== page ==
I must admit that, at first, I wasn’t thinking about getting the new Portal version. But friends mentioned getting it and there was this co-op option that should be fun. So I got it.

The game follows the previous game about… centuries after Chell escapes the first time while killing GLaDOS. I was expecting some kind of explanation about it inside the game, but there isn’t (sorry, spoilers). The explanation is in the online comic book that you can see on the Portal 2 website (sorry, no spoilers this time).

The game mechanics start the same, but Valve added some new tricks, like (no, no spoilers, you should know this from the videos they posted around) light bridges, lasers, bouncing gel, high speed gel and a special gel that let you put portals on surfaces that couldn’t keep portals before — extending the game even further.

The first levels and mostly a recap of the classic mechanics, like portals, boxes and buttons and momentum. I thought it was quite boring, but just because I played the first version. I bet those levels are there to teach newcomers how things work. While I understand that, the levels are very small, but there is a very annoying loading screen. Due this, you’ll see a loading screen taking about 15 seconds to load a level, completing the level in about one minute and then having to wait yet another 15 seconds to load the next level.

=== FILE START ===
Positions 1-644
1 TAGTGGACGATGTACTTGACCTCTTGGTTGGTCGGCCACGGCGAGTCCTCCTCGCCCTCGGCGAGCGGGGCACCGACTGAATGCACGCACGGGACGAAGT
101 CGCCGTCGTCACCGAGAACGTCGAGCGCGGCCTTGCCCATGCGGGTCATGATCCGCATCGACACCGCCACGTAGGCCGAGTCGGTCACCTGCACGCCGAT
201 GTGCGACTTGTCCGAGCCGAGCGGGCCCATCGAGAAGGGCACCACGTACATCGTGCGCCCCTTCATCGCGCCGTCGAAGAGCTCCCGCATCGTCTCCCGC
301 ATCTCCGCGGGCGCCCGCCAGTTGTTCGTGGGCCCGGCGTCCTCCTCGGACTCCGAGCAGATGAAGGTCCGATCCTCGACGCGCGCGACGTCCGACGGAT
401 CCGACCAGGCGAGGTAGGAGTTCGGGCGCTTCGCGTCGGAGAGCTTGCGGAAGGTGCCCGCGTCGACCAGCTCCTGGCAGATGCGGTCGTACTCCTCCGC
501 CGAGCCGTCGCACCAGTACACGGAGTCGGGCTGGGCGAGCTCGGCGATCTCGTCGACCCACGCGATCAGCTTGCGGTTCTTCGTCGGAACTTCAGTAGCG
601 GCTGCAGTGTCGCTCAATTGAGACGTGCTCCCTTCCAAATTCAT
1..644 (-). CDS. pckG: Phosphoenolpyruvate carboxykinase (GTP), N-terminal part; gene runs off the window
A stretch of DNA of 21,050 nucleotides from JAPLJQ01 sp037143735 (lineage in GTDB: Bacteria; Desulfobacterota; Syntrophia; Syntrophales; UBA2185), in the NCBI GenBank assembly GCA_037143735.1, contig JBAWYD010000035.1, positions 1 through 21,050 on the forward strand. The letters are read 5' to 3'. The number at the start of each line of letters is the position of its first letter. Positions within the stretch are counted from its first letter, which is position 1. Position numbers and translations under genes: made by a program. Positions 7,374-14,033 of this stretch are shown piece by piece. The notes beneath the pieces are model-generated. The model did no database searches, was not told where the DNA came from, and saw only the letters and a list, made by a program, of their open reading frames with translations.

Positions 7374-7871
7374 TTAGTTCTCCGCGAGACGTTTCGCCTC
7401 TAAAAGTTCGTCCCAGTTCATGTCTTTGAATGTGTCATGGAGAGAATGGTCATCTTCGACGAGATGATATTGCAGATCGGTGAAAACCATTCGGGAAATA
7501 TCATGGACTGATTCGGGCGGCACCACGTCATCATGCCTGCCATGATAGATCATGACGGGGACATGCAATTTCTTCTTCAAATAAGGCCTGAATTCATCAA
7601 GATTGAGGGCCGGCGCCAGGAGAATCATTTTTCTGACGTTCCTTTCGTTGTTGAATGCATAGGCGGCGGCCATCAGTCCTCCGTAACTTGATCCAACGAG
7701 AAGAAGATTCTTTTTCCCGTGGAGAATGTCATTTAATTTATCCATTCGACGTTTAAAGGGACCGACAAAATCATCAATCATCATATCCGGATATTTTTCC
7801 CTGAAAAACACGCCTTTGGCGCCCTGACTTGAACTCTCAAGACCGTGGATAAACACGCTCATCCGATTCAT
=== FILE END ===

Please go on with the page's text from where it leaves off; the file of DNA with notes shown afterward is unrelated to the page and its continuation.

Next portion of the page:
Once you get past those training levels, the challenges start. Although not the real challenges yet, as those are obviously the last levels, they provide the exact amount of deception, frustration and satisfaction when you figure out how to complete the level. And some levels seem designed with deception in mind, with some obvious solution right in front of you, hidden by some bright, new thing just a few meters in front of the solution. Also, I must congratulate Valve for the level and teaser video design: At some point, in one of the levels, I thought “Oh, I remember seeing this on a video, I’ll do that” and then I was happily surprised when things didn’t went the way of the video — and that’s why you should watch them, they will teach some stuff about the new mechanics without spoiling you with solutions that you’ll bang your head on your desk for a while while figuring it all when trying something silly.